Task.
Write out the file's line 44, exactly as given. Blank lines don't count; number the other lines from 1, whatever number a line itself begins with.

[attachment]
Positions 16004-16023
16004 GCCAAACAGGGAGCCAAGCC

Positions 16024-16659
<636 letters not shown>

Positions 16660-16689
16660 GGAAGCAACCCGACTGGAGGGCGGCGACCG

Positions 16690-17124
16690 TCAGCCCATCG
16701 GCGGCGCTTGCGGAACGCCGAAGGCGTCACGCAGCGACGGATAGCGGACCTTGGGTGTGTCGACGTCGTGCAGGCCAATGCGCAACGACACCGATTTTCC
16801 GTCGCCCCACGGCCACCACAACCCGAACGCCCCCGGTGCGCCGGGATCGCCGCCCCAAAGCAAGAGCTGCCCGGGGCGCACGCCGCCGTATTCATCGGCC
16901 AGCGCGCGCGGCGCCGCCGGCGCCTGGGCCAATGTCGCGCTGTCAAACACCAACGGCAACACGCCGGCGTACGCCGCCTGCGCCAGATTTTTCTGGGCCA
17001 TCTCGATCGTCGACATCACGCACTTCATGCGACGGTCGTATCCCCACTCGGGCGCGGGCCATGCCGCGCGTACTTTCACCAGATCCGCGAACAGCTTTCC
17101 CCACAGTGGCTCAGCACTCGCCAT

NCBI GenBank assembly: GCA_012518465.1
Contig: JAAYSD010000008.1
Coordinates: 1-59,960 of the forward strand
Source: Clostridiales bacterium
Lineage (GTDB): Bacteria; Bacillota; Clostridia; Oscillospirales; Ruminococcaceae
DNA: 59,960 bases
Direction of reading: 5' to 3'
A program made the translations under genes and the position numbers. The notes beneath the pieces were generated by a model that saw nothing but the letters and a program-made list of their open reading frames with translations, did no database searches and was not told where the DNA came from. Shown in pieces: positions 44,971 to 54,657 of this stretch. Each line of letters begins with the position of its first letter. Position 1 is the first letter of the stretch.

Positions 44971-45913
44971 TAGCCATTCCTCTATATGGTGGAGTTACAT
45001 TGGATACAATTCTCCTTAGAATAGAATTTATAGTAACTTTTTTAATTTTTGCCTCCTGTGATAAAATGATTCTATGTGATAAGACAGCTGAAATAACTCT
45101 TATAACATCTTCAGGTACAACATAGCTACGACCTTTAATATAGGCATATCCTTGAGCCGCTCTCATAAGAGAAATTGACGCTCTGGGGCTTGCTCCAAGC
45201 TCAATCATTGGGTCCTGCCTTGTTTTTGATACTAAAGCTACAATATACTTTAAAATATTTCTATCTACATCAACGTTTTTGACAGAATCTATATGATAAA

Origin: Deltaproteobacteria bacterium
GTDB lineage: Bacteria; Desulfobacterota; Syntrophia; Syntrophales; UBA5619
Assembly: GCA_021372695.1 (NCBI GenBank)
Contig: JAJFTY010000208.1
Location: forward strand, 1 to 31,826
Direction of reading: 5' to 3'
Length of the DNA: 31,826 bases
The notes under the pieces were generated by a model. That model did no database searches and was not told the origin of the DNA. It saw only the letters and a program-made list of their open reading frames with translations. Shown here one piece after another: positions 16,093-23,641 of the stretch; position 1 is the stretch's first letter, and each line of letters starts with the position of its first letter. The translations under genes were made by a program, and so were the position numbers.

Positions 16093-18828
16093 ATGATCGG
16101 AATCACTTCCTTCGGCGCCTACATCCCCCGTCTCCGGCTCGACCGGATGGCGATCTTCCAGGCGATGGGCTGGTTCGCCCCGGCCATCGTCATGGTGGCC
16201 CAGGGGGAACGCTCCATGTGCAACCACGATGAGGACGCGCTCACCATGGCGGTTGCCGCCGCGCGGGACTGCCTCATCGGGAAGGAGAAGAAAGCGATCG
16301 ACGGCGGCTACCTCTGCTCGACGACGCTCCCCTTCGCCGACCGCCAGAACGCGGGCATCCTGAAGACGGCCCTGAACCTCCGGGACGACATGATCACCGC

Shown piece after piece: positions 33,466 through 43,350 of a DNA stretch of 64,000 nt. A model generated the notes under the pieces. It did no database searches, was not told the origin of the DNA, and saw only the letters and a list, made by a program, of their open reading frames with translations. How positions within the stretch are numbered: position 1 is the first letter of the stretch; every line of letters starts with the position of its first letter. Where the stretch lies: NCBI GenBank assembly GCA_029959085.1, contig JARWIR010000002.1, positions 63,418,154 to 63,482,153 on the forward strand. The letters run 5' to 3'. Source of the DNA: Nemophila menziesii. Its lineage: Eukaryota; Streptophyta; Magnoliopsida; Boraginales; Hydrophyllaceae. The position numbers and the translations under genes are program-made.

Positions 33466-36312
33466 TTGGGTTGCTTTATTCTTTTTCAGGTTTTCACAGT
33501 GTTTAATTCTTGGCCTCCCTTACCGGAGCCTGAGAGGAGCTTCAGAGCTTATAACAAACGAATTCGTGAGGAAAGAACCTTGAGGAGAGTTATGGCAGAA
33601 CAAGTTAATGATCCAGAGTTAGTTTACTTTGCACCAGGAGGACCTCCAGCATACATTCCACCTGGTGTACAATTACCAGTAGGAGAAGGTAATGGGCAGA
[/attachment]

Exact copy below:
33601 CAAGTTAATGATCCAGAGTTAGTTTACTTTGCACCAGGAGGACCTCCAGCATACATTCCACCTGGTGTACAATTACCAGTAGGAGAAGGTAATGGGCAGA